Chirac calls for end to China arms embargo

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BEIJING -- French President Jacques Chirac on Saturday called for an end to a European Union arms embargo on China as companies from both nations signed contracts worth more than $1 billion during a high profile visit meant to strengthen commercial ties.

Speaking at a joint news conference with Chinese President Hu Jintao, Chirac criticized the EU arms ban - imposed in 1989 after China crushed the Tiananmen Square pro-democracy protests - as lacking "justification or foundation."

"It's a measure motivated purely and simply by hostility toward China," Chirac said. He said France hoped to see the ban lifted "within several months."

Chirac and Chinese leaders also presided over the signing of a series of contracts, including a $1 billion deal for French engineering giant Alstom to supply China with trains.

Airbus signed a deal to supply 20 A330-300 aircraft to China Eastern Airlines for an undisclosed sum. Oil company Total signed a $120 million joint venture with state-owned Chinese petroleum firm Sinochem to open a network of 200 service stations.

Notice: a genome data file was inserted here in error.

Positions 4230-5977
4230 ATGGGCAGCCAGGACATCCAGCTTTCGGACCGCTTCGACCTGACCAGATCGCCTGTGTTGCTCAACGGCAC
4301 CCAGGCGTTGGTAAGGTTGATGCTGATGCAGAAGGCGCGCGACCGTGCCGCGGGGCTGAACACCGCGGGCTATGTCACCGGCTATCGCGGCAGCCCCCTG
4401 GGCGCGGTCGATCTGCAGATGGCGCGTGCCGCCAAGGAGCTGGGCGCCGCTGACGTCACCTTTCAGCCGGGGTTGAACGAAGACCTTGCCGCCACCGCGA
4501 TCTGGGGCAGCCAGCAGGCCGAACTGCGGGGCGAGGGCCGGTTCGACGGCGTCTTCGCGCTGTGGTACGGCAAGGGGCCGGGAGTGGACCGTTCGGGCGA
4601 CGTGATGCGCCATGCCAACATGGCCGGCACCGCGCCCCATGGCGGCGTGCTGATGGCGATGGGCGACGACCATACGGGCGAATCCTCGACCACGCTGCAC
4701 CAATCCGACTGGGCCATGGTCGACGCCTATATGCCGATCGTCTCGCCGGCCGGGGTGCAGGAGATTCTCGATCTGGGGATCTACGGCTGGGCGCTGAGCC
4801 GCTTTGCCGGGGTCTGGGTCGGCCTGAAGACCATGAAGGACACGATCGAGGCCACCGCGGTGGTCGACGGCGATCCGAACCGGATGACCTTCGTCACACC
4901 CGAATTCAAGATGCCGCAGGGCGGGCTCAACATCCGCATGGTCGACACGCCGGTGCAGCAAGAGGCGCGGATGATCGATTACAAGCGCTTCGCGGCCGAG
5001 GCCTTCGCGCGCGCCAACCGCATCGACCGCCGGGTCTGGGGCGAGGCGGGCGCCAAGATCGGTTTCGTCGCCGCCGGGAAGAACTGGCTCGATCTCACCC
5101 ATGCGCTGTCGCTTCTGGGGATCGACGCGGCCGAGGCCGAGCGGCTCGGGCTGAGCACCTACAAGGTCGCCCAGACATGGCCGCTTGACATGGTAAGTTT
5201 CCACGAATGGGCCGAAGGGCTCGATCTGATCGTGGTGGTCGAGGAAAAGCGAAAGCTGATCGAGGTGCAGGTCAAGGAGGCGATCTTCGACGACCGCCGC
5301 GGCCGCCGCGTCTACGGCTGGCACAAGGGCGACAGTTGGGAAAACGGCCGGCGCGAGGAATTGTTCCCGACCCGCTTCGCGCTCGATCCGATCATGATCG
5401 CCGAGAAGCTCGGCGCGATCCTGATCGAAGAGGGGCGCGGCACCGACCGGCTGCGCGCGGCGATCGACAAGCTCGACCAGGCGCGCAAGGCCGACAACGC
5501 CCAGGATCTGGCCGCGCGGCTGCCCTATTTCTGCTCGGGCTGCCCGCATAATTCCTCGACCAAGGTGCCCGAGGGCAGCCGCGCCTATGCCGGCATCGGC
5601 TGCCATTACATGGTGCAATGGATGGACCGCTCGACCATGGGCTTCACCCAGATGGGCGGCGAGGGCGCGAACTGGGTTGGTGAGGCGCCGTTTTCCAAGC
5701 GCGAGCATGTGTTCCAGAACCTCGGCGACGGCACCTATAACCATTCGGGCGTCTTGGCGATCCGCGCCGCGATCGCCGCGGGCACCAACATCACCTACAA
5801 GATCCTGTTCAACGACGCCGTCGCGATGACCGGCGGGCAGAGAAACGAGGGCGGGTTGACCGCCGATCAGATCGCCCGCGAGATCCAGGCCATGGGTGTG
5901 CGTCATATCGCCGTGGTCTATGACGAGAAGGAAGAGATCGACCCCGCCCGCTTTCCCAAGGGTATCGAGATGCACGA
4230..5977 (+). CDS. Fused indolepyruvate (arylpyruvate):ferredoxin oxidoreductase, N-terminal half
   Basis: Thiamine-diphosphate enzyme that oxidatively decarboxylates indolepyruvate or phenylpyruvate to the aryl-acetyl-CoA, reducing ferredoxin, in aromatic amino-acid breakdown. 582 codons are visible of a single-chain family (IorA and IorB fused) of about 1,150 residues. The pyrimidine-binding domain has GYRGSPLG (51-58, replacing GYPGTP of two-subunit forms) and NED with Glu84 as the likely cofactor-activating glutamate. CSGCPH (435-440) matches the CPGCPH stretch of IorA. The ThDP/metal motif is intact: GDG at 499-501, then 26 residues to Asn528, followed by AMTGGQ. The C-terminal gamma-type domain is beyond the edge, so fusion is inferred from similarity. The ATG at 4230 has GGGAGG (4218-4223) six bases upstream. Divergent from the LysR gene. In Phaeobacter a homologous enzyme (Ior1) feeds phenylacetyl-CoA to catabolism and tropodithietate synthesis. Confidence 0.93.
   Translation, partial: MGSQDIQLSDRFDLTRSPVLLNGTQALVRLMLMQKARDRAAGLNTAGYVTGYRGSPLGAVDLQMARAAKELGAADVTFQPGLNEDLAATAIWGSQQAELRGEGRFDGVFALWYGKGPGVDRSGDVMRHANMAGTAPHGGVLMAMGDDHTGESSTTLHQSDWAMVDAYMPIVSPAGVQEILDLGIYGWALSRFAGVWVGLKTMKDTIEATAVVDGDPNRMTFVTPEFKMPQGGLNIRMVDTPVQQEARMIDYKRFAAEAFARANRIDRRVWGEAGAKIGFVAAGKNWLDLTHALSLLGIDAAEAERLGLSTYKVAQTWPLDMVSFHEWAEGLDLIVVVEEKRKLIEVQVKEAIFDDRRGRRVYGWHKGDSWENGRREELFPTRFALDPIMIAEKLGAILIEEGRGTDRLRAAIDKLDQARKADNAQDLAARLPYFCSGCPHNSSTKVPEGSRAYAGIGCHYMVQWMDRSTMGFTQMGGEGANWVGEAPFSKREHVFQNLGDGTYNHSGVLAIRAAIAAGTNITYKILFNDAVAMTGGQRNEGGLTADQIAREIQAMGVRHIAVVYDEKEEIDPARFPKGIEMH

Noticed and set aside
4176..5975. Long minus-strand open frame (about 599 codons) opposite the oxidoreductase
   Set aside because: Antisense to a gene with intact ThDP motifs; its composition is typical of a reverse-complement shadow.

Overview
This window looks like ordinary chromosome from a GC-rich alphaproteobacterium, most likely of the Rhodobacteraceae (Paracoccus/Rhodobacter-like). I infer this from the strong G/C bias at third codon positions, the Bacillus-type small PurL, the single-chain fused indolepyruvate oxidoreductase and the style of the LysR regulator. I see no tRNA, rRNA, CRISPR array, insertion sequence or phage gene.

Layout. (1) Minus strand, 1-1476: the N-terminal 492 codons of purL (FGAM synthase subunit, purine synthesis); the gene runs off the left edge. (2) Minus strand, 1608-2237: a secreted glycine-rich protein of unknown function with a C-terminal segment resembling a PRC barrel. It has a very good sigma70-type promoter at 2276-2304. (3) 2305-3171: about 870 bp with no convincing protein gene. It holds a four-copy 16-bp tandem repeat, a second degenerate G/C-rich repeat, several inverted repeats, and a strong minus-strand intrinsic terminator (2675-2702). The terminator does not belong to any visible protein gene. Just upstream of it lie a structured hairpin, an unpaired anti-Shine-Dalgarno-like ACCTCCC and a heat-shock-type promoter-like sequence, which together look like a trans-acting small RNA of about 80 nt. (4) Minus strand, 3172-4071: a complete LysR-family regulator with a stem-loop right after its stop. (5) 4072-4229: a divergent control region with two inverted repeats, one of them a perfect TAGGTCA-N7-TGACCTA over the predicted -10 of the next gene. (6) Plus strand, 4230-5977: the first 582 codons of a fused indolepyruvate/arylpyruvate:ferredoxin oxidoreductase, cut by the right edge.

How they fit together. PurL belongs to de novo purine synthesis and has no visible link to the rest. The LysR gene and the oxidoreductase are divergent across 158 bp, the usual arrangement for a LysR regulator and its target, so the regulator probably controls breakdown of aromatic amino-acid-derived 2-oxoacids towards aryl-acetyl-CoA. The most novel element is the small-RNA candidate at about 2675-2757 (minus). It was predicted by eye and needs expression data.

The commercial windfall for French companies was smaller than some had hoped.

There were no deals announced for France to supply China's growing nuclear power industry or for Chinese carriers to buy the new Airbus A380 "superjumbo" jetliner.

Chirac prompted a flurry of criticism when he called the EU arms embargo outdated in an interview with China's official Xinhua News Agency before he left Paris.

But Chirac's appeal for the 25-nation EU to lift its arms embargo came as U.S. diplomats were lobbying for it to continue, arguing that lifting it would send the "wrong signal" on human rights. France